The Centers for Disease Control and Prevention’s latest statistics (CDC, 2006) indicate that progress is being made toward reducing the number of illnesses linked to certain pathogens. From 1996–98 to 2005, cases of Yersinia decreased by 49%, and Shigella 43%. Progress has also been made against Salmonella, Campylobacter, Listeria, and Escherichia coli O157:H7.
This is evidence that when successful industry and regulatory efforts are combined with widespread public education about the importance of practicing safe food handling, we see a reduction in foodborne illness outbreaks.
Unfortunately, the mass media are often quiet regarding foodborne illness unless there are major outbreaks. Even when we do not hear of major outbreaks, we should not assume that individuals and families are not at risk. Cases do continue to arise on a regular basis.
Economically, there is an enormous cost to society from foodborne illness. If one in every four Americans is becoming ill each year, there is lost productivity and days missed from work. In some cases, a serious foodborne illness leads to secondary illnesses that may plague persons for the rest of their life.
To continue to bring the number of foodborne illnesses down from the CDC’s estimate of 76 million cases/year (Mead et al., 1999) requires that we continue to do everything we can along several fronts.
The Partnership for Food Safety Education (www.fightbac.org) was created as part of the White House’s 1997 National Food Safety Initiative (www.foodsafety.gov/~dms/fsreport.html) to fill an important coordinating role for national food safety education.
The nonprofit Partnership was formed in May 1997, when the U.S. Depts. of Health and Human Services, Agriculture, and Education, industry leaders, and consumer leaders signed a Memorandum of Understanding pledging cooperation in the development of science-based, consumer-oriented messages to promote safe food handling practices in the U.S.
Among the Partnership’s members are more than 20 trade and professional organizations. The Institute of Food Technologists joined the Partnership in 2005.
After nearly ten years, the Partnership continues to be the table around which consumer groups, professional organizations, industry associations, and government agencies meet to ensure that tested and effective food safety education messages and materials are available and disseminated free of charge for use by everyone who cares about promoting preventive health: public health agencies, private businesses, schools, health professionals, and many others.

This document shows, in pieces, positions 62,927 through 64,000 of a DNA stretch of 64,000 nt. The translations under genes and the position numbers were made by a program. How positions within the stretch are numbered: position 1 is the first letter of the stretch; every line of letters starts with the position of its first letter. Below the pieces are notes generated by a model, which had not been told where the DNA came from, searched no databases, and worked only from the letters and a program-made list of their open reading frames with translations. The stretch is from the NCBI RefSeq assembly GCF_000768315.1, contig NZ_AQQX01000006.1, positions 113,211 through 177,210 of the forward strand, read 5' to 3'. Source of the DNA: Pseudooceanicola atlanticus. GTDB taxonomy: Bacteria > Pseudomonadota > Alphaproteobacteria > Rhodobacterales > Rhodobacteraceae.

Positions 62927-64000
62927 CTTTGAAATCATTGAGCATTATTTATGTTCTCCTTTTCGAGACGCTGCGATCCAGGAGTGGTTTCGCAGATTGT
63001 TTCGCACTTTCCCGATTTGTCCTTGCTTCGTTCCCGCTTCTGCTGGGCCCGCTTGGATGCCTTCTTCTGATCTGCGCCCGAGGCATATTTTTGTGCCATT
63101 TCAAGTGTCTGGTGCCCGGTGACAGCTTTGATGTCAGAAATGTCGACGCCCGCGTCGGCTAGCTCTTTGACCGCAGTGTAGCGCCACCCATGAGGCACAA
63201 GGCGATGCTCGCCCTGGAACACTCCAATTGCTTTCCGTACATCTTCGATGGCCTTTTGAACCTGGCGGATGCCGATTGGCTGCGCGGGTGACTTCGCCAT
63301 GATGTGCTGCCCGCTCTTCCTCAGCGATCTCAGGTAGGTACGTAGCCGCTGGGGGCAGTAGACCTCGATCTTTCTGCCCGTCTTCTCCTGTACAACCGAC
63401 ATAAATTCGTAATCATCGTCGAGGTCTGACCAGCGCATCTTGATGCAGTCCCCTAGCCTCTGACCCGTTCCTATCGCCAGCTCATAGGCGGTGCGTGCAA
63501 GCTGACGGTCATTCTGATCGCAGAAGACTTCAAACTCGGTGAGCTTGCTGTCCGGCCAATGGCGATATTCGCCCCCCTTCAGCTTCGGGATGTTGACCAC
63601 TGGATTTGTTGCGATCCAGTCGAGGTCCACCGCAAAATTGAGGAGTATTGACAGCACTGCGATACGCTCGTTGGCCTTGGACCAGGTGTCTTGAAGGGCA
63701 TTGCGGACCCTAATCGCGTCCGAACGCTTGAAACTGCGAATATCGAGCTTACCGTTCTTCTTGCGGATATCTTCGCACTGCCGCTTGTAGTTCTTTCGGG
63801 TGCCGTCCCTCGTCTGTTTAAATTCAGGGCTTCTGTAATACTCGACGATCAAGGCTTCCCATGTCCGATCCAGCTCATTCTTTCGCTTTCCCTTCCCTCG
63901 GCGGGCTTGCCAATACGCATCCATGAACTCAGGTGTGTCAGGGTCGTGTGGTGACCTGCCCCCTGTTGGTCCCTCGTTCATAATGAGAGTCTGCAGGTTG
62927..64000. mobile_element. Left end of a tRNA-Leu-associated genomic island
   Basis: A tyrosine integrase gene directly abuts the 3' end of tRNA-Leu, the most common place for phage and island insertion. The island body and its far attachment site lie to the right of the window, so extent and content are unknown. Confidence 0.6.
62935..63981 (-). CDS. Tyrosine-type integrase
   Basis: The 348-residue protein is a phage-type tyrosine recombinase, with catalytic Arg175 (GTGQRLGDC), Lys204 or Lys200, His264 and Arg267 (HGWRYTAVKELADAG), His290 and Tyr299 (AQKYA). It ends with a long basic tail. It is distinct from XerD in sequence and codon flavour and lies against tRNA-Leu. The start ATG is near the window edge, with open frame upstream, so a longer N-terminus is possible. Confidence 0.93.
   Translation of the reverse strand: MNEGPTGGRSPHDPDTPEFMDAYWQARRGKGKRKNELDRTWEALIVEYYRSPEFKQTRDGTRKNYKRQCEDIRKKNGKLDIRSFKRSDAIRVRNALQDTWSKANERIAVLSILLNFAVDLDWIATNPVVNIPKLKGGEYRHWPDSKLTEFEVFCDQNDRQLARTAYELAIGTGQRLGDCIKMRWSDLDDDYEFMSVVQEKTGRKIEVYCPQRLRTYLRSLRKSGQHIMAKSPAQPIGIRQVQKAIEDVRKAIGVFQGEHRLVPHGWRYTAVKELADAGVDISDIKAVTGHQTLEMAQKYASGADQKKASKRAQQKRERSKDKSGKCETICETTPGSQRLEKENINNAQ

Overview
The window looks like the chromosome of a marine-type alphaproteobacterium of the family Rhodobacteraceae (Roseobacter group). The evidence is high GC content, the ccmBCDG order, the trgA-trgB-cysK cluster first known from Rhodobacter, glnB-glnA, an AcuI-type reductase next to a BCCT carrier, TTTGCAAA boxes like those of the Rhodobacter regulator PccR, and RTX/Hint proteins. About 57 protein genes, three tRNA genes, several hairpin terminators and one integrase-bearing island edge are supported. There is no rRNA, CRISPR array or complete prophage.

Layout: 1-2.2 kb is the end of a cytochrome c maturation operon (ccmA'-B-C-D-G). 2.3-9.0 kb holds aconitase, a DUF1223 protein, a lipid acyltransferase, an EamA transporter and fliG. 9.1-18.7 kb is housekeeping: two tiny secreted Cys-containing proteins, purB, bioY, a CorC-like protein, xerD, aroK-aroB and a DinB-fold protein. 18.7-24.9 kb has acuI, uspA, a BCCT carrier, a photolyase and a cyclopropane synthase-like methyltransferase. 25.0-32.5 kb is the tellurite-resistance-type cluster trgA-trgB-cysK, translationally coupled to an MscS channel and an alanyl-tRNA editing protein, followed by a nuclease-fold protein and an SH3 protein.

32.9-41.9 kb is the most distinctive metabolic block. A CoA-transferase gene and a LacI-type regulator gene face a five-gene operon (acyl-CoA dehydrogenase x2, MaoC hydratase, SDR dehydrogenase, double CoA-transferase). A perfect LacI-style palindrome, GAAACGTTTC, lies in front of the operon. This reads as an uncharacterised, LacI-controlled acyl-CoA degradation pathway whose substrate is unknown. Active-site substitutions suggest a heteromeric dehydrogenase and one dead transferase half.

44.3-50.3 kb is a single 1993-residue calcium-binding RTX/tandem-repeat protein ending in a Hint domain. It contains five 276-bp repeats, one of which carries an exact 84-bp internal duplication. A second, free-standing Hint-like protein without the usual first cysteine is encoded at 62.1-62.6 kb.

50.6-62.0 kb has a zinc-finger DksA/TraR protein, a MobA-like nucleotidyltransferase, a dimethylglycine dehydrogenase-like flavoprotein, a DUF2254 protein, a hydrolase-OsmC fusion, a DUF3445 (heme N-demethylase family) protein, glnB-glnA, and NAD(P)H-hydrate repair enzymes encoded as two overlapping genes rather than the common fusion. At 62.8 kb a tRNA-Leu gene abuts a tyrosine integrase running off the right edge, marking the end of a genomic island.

The Partnership is creator and steward of a national consumer food safety education campaign called Fight BAC! Keep Food Safe from Bacteria®. The campaign’s four core messages—Clean, Separate, Cook, and Chill—have become a basis for conveying key practices that can reduce risk of foodborne illness.
IFT representatives participate in several committees to help ensure that the four key messages are worded effectively and promoted through the media and at various meetings and conferences.
The effort to achieve cooperative buy-in to a common campaign theme line and messages is not to be underestimated. There was an understanding when the Fight BAC! campaign was launched that altering consumer behavior would be far from easy. Continual reinforcement, repetition, and creative positioning of the core four messages is required in order to have an impact. Although foodborne illness figures are down, we must stay the course. Losing ground on consumer food safety practices will mean an increase once again in these diseases.
As food scientists, members of IFT understand that the job of communicating with the public about risks and risk reduction is complicated and ongoing, and we are very pleased to have IFT as a contributing member of the Partnership.
As the Fight BAC! campaign approaches its 10th anniversary, let’s continue to work together to ensure that we don’t lose sight of the long view on the importance of educating the public about safe food handling.
by Tim Hammonds, Chairman of the Partnership for Food Safety Education, is President and CEO of the Food Marketing Institute, Washington, DC 20005 ([email protected]).
CDC. 2006. Preliminary FoodNet data on the incidence of infection with pathogens transmitted commonly through food-10 states, United States, 2005. Morbid. Mortal. Wkly. Rept. 55: 392-395 (April 14).
Mead, P.S., Slutsker, L., Dietz, V., McCaig, L.F., Bresee, J.S., Shapiro, C., Griffin, P.M., and Tauxe, R.V. 1999. Food-related illness and death in the United States. Emerg. Infect. Dis. 5: 607-625.